The UK’s attractiveness for renewable energy investment has fallen to its lowest level in almost five years, according to a new report.
The latest Renewable Energy Country Attractiveness Index (RECAI) from EY sees the nation drop from sixth to seventh place as a result of “yet more policy tinkering” and the Government’s “rush” to allocate available funding.
The financial services giant believes there isn’t much funding left in the pot as 60% has already been allocated, leaving investors and developers “concerned about budgetary constraints” for future projects.
While onshore wind and biomass ranking slipped by one place each to seventh and fifth, solar PV plummeted from eighth to 11th since the last RECAI in June.
Ben Warren, Environmental Finance Leader at EY said: “To continue to compete for international capital, the UK’s market reform and upcoming Contract for Difference (CfDs) regime will have to go a long way to repair the damage or recent policy mishaps.”
The Government however claims evidence from “actual investment decisions show companies are investing unprecedented amounts in the UK”, reaching a record high of almost £8 billion last year.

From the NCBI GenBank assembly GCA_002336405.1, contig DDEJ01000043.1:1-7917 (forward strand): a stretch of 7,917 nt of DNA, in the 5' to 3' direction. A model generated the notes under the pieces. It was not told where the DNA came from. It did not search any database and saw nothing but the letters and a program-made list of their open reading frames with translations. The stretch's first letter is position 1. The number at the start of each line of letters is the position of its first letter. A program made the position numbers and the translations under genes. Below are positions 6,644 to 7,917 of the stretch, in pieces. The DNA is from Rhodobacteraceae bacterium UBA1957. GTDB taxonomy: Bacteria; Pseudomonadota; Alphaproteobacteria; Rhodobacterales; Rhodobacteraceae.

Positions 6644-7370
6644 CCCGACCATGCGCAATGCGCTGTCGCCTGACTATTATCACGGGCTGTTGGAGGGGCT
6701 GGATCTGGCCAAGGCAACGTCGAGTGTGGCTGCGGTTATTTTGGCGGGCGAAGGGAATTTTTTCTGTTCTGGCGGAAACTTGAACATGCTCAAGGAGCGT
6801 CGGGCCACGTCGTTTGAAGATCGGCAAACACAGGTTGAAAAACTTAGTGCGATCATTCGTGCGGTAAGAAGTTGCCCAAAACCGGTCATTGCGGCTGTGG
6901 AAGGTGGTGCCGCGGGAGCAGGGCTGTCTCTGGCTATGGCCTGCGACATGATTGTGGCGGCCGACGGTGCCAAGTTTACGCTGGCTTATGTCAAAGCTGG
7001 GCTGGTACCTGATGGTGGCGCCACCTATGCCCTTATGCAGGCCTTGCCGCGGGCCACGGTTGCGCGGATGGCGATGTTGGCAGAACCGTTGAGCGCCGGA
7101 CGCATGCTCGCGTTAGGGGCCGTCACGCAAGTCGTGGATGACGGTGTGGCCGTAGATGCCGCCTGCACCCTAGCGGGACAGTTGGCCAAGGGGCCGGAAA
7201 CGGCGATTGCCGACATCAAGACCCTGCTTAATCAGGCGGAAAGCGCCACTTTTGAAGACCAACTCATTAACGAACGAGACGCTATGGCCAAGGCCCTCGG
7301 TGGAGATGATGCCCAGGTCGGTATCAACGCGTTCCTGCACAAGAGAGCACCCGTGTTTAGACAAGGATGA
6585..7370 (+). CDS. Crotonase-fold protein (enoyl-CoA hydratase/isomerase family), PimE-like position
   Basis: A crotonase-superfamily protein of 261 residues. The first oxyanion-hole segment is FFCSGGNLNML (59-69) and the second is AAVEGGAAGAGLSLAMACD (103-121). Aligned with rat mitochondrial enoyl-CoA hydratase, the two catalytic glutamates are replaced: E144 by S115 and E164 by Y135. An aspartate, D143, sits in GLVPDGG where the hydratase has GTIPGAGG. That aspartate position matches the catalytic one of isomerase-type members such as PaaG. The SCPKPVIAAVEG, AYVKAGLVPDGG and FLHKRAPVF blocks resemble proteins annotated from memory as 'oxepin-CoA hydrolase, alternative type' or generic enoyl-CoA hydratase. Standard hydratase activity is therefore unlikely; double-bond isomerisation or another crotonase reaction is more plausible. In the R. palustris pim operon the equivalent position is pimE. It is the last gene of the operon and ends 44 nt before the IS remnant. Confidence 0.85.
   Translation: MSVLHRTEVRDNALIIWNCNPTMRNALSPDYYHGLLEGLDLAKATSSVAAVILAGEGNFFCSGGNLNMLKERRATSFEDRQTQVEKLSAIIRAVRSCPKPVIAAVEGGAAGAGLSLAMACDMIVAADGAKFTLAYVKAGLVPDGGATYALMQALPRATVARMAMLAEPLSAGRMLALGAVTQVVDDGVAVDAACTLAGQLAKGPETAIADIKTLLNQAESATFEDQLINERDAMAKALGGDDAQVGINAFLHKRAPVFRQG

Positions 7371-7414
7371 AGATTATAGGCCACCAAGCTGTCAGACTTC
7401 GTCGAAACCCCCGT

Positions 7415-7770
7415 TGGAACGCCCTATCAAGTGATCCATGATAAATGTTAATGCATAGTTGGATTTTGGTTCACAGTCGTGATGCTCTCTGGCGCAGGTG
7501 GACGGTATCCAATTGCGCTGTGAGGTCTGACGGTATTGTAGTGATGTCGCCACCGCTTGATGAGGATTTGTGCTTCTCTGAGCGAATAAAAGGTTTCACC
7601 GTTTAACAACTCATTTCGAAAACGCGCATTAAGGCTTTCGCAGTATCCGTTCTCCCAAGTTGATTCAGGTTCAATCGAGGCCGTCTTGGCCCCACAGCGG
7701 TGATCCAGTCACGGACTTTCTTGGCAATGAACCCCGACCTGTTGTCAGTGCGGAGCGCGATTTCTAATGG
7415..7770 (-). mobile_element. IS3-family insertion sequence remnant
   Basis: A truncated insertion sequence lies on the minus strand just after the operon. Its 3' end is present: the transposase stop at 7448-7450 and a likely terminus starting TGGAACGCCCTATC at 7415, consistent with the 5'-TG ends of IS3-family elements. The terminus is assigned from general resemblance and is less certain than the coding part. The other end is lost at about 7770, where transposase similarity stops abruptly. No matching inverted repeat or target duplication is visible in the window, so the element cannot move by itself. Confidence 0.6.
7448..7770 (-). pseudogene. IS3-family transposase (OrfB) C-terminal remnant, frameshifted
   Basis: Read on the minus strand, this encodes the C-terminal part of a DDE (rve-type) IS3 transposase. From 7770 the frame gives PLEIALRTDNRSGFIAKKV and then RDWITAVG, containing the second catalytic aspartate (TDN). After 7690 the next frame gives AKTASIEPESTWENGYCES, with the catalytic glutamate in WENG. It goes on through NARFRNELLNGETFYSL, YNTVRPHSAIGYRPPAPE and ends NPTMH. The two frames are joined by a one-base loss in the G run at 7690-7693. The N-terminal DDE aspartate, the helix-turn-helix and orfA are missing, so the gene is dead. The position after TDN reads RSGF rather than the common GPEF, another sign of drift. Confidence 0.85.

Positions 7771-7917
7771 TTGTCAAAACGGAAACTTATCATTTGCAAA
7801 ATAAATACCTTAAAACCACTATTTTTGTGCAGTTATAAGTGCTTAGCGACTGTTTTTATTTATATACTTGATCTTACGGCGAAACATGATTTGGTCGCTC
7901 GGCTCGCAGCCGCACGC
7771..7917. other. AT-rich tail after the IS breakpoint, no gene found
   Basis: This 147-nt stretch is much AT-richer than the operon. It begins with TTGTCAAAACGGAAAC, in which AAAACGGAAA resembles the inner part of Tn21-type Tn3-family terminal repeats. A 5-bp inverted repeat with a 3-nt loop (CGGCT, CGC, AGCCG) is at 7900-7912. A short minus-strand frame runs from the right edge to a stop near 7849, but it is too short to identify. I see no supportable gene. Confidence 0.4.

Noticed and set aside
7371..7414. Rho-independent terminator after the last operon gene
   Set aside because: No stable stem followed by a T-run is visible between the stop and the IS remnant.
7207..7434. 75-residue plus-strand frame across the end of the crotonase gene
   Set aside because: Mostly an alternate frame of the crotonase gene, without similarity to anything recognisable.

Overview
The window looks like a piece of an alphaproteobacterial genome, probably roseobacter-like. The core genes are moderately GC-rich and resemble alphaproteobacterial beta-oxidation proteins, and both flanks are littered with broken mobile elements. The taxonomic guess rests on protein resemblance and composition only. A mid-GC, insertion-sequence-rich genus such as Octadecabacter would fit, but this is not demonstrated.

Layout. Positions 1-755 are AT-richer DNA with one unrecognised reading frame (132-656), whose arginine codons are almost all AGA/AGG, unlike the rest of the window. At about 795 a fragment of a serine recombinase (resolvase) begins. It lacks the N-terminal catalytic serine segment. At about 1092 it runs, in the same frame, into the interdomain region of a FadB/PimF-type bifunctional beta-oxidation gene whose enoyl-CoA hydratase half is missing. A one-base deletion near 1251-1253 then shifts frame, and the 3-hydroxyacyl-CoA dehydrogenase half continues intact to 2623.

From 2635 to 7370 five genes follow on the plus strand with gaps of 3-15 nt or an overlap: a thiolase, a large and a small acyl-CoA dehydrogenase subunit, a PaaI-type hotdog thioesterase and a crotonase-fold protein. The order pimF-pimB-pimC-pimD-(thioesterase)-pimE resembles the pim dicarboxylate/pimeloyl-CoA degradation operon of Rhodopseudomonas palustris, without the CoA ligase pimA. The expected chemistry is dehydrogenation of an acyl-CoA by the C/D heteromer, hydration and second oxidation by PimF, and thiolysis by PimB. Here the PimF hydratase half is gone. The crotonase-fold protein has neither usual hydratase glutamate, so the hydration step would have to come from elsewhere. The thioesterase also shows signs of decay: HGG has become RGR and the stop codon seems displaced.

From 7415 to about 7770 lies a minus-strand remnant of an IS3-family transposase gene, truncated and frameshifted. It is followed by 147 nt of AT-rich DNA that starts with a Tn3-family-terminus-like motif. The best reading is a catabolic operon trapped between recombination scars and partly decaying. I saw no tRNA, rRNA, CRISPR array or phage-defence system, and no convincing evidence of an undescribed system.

A DECC spokesperson added: “This Government has done more for renewables than any before: we’ve transformed the electricity market so low carbon solutions can compete with fossil fuels and deliver clean energy at the lowest cost to consumers. But this is just the start and we estimate there’ll be up to £50 billion of further investment in renewables by 2020.”
While China reclaimed its top spot after dropping to second behind the US in May last year, India surpassed the UK to take sixth place out of 40 countries. Only Germany and Japan managed to hold on to their third and fourth spots since the last report.